Music Festival Attendees Say “Molly” Use is Widespread
Young people who attend electronic dance music festivals tell The Christian Science Monitor that use of the drug “Molly” is widespread. The drug has been attributed to four recent overdose deaths, including two at a music festival in New York.
“I mean, there might be some kids that bring stuff with them to use or to sell, but the common idea is, you don’t bring sand to a beach,” Matthew Walcott, a former student at Franklin Pierce University in Rindge, New Hampshire, told the newspaper. “There’s no reason to, because there’s crazy, crazy amounts of drugs everywhere.”
Wilson Compton, director of the Division of Epidemiology, Services and Prevention Research at the National Institute on Drug Abuse, said, “We’re certainly concerned about reports that we’re hearing in different locations, about complications and side effects of these synthetic agents.” He noted that “some people can die from the equivalent of heat exhaustion brought on by the excess activity under the influence of this substance.”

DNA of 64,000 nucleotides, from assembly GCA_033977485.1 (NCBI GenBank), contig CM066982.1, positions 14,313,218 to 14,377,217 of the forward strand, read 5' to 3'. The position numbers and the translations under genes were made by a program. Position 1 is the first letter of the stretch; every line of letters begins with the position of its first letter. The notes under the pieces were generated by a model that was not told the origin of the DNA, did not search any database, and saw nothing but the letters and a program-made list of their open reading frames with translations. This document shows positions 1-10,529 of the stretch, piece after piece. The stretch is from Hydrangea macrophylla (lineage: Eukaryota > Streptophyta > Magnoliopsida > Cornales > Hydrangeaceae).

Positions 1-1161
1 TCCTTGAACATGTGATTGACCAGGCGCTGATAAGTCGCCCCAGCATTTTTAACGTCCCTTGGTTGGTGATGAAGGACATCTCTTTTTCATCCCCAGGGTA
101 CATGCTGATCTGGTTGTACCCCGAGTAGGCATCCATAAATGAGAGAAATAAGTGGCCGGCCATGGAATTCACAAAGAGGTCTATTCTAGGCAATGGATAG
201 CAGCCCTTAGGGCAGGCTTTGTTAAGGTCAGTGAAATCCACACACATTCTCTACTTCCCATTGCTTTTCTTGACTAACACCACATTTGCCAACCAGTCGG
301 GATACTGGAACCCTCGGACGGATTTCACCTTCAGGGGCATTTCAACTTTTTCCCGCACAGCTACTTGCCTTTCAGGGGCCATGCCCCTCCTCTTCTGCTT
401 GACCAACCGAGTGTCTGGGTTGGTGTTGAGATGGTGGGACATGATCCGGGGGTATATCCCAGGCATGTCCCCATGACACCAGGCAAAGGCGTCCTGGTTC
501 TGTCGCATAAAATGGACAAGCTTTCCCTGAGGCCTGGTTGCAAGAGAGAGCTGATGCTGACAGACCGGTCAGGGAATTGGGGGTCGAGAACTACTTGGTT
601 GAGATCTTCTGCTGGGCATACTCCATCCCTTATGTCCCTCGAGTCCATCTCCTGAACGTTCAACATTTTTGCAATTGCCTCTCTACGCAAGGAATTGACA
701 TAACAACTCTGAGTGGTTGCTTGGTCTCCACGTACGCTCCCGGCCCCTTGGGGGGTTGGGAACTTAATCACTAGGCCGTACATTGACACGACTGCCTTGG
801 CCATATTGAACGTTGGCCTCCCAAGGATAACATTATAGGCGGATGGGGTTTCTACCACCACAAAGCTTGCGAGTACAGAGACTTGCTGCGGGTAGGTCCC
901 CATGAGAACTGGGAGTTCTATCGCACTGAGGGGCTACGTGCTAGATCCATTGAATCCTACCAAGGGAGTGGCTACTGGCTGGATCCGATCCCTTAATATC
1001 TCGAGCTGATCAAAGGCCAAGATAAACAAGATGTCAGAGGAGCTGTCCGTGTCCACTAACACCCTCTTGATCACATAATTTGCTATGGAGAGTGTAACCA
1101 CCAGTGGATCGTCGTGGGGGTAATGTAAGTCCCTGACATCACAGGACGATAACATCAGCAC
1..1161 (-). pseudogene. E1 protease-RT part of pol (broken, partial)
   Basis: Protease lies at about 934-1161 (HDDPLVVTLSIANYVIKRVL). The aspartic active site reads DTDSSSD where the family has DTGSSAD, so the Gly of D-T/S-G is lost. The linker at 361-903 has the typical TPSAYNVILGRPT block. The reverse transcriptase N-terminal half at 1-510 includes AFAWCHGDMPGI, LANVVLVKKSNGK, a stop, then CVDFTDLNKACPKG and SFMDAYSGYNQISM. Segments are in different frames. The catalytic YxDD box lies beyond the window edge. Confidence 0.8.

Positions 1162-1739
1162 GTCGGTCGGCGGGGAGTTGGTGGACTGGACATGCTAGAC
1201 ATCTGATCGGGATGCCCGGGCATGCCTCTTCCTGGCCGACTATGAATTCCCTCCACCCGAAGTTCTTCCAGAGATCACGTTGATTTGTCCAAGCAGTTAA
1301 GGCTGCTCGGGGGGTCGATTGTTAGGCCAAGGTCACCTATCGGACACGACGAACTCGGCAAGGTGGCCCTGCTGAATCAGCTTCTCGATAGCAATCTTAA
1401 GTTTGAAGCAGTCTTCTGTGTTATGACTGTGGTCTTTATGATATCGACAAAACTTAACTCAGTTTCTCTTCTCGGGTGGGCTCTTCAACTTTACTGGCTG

The drug, a more pure form of Ecstasy, comes in a powder. It has been available for decades, but has become more popular recently with college students. Mentions of the drug by music stars including Madonna, Miley Cyrus and Kanye West have increased its appeal.
Molly’s health risks can include involuntary teeth clenching, a loss of inhibitions, transfixion on sights and sounds, nausea, blurred vision and chills and/or sweating. More serious risks of the drug, also called MDMA, can include increased heart rate and blood pressure and seizures.
It is not uncommon to see people at music festivals and clubs go into a “K hole,” an almost-unconscious state, the newspaper reports. The term originally referred to an overdose of the drug ketamine.
A growing number of people who use Molly are buying drug test kits online, to test whether the drugs are laced with impurities.